Media frenzy to the contrary, a warm winter doesn't point to the end of the world--scientific evidence does.
The New York Times's credulous reporting of flimsy "evidence" regarding Iranian weapons in Iraq is enabling Bush's anti-Iran propaganda drive.
Hugo Chávez's critics may mock his ideas of twenty-first-century socialism as empty rhetoric. But maybe it's magical realism--still a fiction, but one to be nourished as a realizable ideal.
David Axelrod, Barack Obama's closest political adviser, is applying the lessons he learned from Chicago's ugly racialized politics.
Also at stake in the trial of an Army officer who refuses to deploy to Iraq is the independence of the press.
Given their sorry records on Iraq, why are are neocon pundits worth listening to at all?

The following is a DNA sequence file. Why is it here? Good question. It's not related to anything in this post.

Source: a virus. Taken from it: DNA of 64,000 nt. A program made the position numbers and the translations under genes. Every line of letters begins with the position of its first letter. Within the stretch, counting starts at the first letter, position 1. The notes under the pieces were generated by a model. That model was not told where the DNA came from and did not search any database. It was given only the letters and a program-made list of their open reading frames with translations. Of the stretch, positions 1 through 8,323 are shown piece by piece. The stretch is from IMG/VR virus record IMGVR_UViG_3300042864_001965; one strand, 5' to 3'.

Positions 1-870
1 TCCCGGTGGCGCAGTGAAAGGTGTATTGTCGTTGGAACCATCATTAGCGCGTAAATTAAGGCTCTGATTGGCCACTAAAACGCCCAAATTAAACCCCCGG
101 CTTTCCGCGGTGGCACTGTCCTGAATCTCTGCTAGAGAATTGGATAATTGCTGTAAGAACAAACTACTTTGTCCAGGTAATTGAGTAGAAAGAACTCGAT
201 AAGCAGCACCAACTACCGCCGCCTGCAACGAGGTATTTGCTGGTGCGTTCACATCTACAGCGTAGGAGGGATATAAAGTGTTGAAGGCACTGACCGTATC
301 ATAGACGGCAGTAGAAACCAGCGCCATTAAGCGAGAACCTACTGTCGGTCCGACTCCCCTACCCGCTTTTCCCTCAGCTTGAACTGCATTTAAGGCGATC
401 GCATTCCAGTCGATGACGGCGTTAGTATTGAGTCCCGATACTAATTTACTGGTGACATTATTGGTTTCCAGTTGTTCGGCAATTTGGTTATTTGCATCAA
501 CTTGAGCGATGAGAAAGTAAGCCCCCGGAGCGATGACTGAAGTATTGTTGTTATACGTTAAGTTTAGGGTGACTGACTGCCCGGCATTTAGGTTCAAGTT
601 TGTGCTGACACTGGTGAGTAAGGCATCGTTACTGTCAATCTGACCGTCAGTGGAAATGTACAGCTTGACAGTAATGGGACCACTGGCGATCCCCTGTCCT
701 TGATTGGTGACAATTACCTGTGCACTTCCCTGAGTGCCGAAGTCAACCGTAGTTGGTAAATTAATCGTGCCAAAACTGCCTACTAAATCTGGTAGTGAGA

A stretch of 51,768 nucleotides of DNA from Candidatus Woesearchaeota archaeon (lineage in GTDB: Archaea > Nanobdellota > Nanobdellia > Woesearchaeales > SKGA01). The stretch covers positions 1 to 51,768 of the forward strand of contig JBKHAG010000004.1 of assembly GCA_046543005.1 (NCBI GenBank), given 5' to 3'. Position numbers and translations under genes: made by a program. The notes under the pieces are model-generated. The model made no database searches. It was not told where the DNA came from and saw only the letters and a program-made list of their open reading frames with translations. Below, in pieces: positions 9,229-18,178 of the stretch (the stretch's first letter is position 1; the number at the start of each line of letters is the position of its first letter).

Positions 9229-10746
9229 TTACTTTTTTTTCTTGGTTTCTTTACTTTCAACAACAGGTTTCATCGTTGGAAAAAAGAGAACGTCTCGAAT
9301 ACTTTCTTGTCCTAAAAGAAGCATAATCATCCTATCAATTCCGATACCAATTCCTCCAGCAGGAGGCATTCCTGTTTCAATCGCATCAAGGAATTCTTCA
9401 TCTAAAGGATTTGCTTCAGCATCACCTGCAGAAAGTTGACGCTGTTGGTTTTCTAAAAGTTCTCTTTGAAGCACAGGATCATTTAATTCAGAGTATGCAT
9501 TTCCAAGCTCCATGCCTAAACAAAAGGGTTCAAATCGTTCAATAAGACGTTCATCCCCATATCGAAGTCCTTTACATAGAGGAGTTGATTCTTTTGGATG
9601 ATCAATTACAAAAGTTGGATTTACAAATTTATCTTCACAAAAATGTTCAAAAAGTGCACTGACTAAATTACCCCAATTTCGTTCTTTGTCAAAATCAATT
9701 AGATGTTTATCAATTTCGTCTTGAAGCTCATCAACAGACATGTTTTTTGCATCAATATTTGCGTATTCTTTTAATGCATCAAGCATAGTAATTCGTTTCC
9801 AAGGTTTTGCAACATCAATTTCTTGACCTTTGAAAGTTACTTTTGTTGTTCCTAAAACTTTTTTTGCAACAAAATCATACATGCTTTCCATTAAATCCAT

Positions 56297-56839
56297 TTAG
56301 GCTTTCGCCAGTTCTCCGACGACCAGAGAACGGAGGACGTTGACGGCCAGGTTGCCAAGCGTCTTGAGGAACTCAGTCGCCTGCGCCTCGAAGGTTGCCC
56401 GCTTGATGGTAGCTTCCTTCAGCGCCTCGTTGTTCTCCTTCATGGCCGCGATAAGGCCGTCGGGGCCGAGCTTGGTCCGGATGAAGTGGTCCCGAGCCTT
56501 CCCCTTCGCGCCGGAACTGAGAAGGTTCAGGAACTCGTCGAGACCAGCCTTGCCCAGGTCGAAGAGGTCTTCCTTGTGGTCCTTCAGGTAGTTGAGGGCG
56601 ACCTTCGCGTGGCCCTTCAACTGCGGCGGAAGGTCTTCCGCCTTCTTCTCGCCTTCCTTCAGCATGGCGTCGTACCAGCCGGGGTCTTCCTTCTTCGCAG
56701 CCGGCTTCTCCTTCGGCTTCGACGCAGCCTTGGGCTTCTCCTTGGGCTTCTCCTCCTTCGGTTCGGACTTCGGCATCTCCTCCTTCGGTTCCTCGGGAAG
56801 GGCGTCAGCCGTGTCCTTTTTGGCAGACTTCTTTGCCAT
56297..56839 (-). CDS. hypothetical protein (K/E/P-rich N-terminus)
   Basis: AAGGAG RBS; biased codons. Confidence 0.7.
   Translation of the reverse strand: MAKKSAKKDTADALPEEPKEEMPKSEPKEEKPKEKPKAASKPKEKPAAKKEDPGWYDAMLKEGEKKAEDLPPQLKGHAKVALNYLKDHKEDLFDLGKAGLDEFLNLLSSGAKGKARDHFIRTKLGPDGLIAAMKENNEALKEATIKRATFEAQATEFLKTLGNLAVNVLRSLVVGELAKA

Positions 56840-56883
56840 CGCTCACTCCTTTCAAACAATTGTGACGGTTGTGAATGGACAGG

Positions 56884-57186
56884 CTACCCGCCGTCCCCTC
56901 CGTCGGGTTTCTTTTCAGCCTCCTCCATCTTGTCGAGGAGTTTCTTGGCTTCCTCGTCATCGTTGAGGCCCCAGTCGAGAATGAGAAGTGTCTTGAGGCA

Newspapers may be dinosaurs in the age of new media, but they have enough life to guide--and even define--our politics.
Web 2.0's greatest success capitalizes on our need to feel significant, admired and, above all, seen.
Public paranoia and a credulous establishment media that have failed to aggressively report on 9/11 have allowed a cult-like "Truth Movement" to fill in the gaps.
The New York Times editors do a service by covering right-wingers: It would make sense to similarly cover progressives. Why don't they?